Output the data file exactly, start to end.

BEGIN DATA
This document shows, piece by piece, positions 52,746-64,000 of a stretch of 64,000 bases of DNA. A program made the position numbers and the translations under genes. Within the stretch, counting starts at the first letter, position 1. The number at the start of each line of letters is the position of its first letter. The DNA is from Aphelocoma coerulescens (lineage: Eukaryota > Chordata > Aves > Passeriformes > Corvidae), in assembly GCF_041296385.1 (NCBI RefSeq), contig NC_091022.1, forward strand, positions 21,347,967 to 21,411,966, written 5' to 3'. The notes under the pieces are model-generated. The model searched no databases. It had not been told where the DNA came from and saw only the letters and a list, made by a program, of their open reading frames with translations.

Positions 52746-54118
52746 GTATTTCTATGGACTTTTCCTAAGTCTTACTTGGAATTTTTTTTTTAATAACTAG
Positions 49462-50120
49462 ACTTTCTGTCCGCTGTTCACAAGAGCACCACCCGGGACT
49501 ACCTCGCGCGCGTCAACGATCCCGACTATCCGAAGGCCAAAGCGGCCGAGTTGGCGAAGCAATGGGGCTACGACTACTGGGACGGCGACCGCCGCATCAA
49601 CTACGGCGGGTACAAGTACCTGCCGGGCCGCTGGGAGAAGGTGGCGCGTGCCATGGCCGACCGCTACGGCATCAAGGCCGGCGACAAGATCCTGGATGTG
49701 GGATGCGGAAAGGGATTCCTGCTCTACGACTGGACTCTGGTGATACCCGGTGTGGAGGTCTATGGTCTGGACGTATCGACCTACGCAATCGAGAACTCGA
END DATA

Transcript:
This document shows, piece by piece, positions 52,746-64,000 of a stretch of 64,000 bases of DNA. A program made the position numbers and the translations under genes. Within the stretch, counting starts at the first letter, position 1. The number at the start of each line of letters is the position of its first letter. The DNA is from Aphelocoma coerulescens (lineage: Eukaryota > Chordata > Aves > Passeriformes > Corvidae), in assembly GCF_041296385.1 (NCBI RefSeq), contig NC_091022.1, forward strand, positions 21,347,967 to 21,411,966, written 5' to 3'. The notes under the pieces are model-generated. The model searched no databases. It had not been told where the DNA came from and saw only the letters and a list, made by a program, of their open reading frames with translations.

Positions 52746-54118
52746 GTATTTCTATGGACTTTTCCTAAGTCTTACTTGGAATTTTTTTTTTAATAACTAG
Positions 49462-50120
49462 ACTTTCTGTCCGCTGTTCACAAGAGCACCACCCGGGACT
49501 ACCTCGCGCGCGTCAACGATCCCGACTATCCGAAGGCCAAAGCGGCCGAGTTGGCGAAGCAATGGGGCTACGACTACTGGGACGGCGACCGCCGCATCAA
49601 CTACGGCGGGTACAAGTACCTGCCGGGCCGCTGGGAGAAGGTGGCGCGTGCCATGGCCGACCGCTACGGCATCAAGGCCGGCGACAAGATCCTGGATGTG
49701 GGATGCGGAAAGGGATTCCTGCTCTACGACTGGACTCTGGTGATACCCGGTGTGGAGGTCTATGGTCTGGACGTATCGACCTACGCAATCGAGAACTCGA